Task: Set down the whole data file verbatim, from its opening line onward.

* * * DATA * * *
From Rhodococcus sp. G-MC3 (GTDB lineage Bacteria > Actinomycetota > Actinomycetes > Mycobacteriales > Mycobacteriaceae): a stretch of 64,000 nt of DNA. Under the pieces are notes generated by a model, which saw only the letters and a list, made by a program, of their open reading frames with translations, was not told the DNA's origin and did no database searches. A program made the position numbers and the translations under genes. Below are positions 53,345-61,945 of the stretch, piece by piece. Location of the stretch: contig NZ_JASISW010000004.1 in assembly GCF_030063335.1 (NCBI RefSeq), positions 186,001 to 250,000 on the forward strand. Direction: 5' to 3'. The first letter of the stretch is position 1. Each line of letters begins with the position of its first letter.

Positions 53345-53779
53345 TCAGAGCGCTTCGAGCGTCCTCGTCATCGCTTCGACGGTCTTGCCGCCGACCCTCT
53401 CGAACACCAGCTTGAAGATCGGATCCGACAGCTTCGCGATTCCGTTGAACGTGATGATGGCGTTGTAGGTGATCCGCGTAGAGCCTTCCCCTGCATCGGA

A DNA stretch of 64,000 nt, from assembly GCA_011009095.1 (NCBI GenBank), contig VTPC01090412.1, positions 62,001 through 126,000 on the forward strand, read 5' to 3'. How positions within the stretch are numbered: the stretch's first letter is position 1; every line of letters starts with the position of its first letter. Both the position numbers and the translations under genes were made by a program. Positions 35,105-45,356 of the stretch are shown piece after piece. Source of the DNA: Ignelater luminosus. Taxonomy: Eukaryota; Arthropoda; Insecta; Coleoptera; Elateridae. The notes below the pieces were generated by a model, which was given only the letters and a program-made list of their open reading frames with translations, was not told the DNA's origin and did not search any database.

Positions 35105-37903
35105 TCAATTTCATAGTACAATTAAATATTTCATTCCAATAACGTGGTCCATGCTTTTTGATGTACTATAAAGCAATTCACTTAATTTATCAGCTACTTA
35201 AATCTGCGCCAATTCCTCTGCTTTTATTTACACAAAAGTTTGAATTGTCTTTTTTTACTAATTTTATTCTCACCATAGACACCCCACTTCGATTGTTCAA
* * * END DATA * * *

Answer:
From Rhodococcus sp. G-MC3 (GTDB lineage Bacteria > Actinomycetota > Actinomycetes > Mycobacteriales > Mycobacteriaceae): a stretch of 64,000 nt of DNA. Under the pieces are notes generated by a model, which saw only the letters and a list, made by a program, of their open reading frames with translations, was not told the DNA's origin and did no database searches. A program made the position numbers and the translations under genes. Below are positions 53,345-61,945 of the stretch, piece by piece. Location of the stretch: contig NZ_JASISW010000004.1 in assembly GCF_030063335.1 (NCBI RefSeq), positions 186,001 to 250,000 on the forward strand. Direction: 5' to 3'. The first letter of the stretch is position 1. Each line of letters begins with the position of its first letter.

Positions 53345-53779
53345 TCAGAGCGCTTCGAGCGTCCTCGTCATCGCTTCGACGGTCTTGCCGCCGACCCTCT
53401 CGAACACCAGCTTGAAGATCGGATCCGACAGCTTCGCGATTCCGTTGAACGTGATGATGGCGTTGTAGGTGATCCGCGTAGAGCCTTCCCCTGCATCGGA

A DNA stretch of 64,000 nt, from assembly GCA_011009095.1 (NCBI GenBank), contig VTPC01090412.1, positions 62,001 through 126,000 on the forward strand, read 5' to 3'. How positions within the stretch are numbered: the stretch's first letter is position 1; every line of letters starts with the position of its first letter. Both the position numbers and the translations under genes were made by a program. Positions 35,105-45,356 of the stretch are shown piece after piece. Source of the DNA: Ignelater luminosus. Taxonomy: Eukaryota; Arthropoda; Insecta; Coleoptera; Elateridae. The notes below the pieces were generated by a model, which was given only the letters and a program-made list of their open reading frames with translations, was not told the DNA's origin and did not search any database.

Positions 35105-37903
35105 TCAATTTCATAGTACAATTAAATATTTCATTCCAATAACGTGGTCCATGCTTTTTGATGTACTATAAAGCAATTCACTTAATTTATCAGCTACTTA
35201 AATCTGCGCCAATTCCTCTGCTTTTATTTACACAAAAGTTTGAATTGTCTTTTTTTACTAATTTTATTCTCACCATAGACACCCCACTTCGATTGTTCAA